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Becky, you know, in many of you posts you sound CL... I wonder what are the subtle differences <img alt="" class="inlineimg" src="http://www.mothering.com/discussions/images/smilies/lol.gif" style="border:0px solid;" title="lol"><br><br>
Go check us "the nutty folks" here <a href="http://www.mothering.com/discussions/showthread.php?t=493985" target="_blank">http://www.mothering.com/discussions...d.php?t=493985</a>
 

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I am new to this forum since I could use some serious help w/ ds' behavior lately! I don't spank and I don't believe in yelling but lately I feel like I raise my voice a lot. Every day I swear I will not yell but things are sooo hard right now.<br><br>
My question about this thread is, and it is an honest question, not a challenge to anyone's beliefs about discipline, is, what do you do when your older child is hurting your younger one, if you don't believe in time outs? Do you move the younger one away and talk gently to the older one about how we do not hurt people? And then what if he does it again? And again? At some point don't you have to remove the older one to another location? Not necessarily in a separate room but on the couch or something? You don't have to call it a time out necessarily but, I don't know. My friend's daughter is in Montessori school and they call the "time out" area the "peace table."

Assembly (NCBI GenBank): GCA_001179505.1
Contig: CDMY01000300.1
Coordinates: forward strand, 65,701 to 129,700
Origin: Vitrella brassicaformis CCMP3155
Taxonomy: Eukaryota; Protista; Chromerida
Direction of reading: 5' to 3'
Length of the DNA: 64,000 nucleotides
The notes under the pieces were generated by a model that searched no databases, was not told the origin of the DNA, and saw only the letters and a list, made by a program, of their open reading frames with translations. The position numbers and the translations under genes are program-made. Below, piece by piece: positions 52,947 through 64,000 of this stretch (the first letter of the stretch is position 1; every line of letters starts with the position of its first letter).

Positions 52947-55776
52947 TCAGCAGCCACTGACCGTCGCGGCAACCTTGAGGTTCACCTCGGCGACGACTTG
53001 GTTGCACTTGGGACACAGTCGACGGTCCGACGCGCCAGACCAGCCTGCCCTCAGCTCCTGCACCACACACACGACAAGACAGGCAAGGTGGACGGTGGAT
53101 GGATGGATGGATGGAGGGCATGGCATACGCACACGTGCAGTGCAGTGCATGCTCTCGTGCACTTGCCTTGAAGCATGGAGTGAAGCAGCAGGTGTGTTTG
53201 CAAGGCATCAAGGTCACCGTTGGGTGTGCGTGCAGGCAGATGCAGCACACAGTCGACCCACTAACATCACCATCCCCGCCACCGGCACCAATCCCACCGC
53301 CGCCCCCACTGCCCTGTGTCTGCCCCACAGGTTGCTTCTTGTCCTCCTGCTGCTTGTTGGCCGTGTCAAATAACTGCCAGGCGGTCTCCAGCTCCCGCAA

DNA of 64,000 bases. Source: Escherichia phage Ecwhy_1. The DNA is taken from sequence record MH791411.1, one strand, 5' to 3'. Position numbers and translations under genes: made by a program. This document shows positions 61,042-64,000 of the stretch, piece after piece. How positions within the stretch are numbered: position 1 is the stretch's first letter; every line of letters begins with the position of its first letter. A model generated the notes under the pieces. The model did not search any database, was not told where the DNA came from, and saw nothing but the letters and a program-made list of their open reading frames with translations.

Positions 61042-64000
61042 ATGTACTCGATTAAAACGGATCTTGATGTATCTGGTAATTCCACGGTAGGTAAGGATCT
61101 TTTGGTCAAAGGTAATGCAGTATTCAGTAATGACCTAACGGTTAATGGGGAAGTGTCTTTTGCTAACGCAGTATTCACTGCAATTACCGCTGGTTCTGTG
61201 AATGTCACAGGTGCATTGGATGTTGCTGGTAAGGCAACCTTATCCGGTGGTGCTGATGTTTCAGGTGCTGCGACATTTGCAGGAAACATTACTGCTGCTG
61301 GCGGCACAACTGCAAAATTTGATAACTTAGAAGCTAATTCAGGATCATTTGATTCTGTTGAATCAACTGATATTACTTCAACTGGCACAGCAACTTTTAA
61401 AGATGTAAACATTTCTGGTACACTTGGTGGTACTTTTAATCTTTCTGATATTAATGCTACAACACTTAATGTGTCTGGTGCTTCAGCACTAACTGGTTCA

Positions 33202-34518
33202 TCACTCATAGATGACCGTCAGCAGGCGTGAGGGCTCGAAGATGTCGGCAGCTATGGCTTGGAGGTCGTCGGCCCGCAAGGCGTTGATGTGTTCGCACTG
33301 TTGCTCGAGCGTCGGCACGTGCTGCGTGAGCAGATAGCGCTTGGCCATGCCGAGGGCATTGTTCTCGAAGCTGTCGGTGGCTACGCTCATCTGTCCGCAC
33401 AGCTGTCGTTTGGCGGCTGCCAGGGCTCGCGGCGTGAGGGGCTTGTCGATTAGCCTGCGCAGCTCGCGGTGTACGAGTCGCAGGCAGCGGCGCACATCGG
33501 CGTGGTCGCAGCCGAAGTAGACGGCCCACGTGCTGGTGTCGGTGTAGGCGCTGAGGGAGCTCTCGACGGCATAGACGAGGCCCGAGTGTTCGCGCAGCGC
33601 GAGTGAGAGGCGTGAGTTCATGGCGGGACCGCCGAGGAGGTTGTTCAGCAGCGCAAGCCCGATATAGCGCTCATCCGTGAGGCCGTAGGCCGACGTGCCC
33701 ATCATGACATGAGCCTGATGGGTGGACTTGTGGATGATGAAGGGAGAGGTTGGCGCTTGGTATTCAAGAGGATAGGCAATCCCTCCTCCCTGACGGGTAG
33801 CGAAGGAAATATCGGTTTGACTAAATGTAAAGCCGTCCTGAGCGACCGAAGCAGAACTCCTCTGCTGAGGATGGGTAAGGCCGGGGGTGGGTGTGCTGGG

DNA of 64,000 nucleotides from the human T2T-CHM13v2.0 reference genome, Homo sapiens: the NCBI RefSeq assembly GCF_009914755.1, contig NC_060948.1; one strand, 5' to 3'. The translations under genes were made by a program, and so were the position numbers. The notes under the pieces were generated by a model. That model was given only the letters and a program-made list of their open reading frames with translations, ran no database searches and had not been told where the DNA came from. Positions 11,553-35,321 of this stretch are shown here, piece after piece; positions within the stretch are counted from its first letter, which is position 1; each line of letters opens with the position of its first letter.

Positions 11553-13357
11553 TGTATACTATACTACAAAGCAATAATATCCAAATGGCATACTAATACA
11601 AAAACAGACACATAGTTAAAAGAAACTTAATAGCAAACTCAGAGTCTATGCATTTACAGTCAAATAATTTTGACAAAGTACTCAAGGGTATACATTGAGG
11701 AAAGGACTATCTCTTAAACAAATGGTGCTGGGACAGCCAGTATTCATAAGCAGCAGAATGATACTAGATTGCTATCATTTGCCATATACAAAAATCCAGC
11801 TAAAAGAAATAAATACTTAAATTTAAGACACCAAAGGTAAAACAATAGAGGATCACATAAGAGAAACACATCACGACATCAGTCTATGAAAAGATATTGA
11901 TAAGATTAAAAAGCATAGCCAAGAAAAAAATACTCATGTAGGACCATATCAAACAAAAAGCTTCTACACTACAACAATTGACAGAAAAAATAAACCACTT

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So, there's a difference between "consentual living" and "gentle discipline?"<br><br>
Is there a sticky around here somewhere that defines these two methods?<br><br>
I just get a feeling from reading this forum that I'm a more "firm" potential parent than some here, and I'm trying to find a method I can glean from while I wait to have children.<br><br>
Thanks very much, sorry for the thread drift.
 

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I'd like to know the difference between cl and gd too!!!<br><br>
And Trinity...I'm a more "firm" parent too...but I really am trying hard to be gd...I am struggling with it often!!! I believe it is the best way to be...but then when dd pokes ds in the eye and hits him with a block and bites his finger it's time out or I don't know what I'd do<img alt="" class="inlineimg" src="/img/vbsmilies/smilies/dizzy.gif" style="border:0px solid;" title="Dizzy">: .<br><br>
Please don't flame me...I'm honstly just trying my best and if anyone has any words of wisdom then by all means.